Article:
“The Climate Crisis, Political Pessimism, and Realistic Solutions,” the second event on climate change, features Christian Parenti, whose focus is on the geopolitical fallout from ignoring the signs and consequences of the climate crisis.
In addition to teaching in the Global Liberal Studies Program at New York University, Parenti is a veteran journalist, contributor to The Nation, and author of four books, including “Tropic of Chaos: Climate Change and the New Geography of Violence.”
In “Tropic of Chaos” Parenti explores how climate change causes violence as it interacts with the legacies of economic neoliberalism and cold-war militarism. The book involved several years of travel and research in conflict zones of the Global South.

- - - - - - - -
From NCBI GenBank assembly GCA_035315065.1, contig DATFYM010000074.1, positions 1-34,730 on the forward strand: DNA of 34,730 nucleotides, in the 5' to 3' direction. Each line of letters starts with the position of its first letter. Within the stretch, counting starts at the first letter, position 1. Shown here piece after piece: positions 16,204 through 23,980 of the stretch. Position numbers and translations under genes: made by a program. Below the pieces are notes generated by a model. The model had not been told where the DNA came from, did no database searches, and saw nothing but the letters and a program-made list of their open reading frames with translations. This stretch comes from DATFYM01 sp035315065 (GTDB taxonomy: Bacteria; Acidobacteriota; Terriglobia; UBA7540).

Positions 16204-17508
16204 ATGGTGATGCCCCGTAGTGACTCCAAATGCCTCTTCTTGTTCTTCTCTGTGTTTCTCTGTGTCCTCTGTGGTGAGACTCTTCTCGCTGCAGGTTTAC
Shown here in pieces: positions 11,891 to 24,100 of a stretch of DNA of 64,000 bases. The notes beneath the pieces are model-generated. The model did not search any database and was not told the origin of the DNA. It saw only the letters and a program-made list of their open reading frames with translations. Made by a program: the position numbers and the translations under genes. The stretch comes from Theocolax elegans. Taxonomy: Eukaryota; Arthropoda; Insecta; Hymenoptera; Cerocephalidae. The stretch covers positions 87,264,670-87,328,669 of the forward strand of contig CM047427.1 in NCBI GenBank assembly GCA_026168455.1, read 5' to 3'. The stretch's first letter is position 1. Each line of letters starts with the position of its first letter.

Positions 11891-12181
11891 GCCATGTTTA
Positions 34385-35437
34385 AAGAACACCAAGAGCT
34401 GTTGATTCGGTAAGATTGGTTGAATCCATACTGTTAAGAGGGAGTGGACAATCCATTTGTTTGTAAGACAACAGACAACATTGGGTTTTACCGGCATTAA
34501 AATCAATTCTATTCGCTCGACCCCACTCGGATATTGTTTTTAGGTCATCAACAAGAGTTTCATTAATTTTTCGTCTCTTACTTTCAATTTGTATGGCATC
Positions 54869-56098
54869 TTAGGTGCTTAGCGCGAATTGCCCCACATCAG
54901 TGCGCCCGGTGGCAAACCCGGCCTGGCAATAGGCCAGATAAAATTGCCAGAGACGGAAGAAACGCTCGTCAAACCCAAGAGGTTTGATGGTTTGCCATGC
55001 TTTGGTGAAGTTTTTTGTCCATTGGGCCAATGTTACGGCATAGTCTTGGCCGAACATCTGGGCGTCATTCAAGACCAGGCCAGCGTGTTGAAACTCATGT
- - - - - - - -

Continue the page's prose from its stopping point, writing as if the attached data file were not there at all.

Parenti’s earlier books are “The Freedom: Shadows and Hallucinations in Occupied Iraq” (2005), a work of analytic and ethnographic reportage on the first years of US military occupation in Iraq; “The Soft Cage: Surveillance in America from Slavery to the War on Terror” (2002), a history of routine, everyday surveillance that traces the development of political technologies, like fingerprinting and photographic identification, from their origins in the antebellum South to the present; and “Lockdown America: Police and Prisons in the Age of Crisis” (2000/2008). Considered a social science classic, “Lockdown” explores the history of the US prison and policing buildup since the 1960s and argues that the buildup is rooted in both global-scale economy shifts and national discursive projects of racialized class control and political theater.
As a journalist, he has reported extensively from Afghanistan, Iraq, and various parts of Africa, Asia, and Latin America. In addition to The Nation, Parenti’s articles have appeared in Fortune, The Washington Post, The New York Times, Middle East Report, London Review of Books, and Mother Jones.
Parenti earned a PhD in sociology (co-supervised in geography) from the London School of Economics.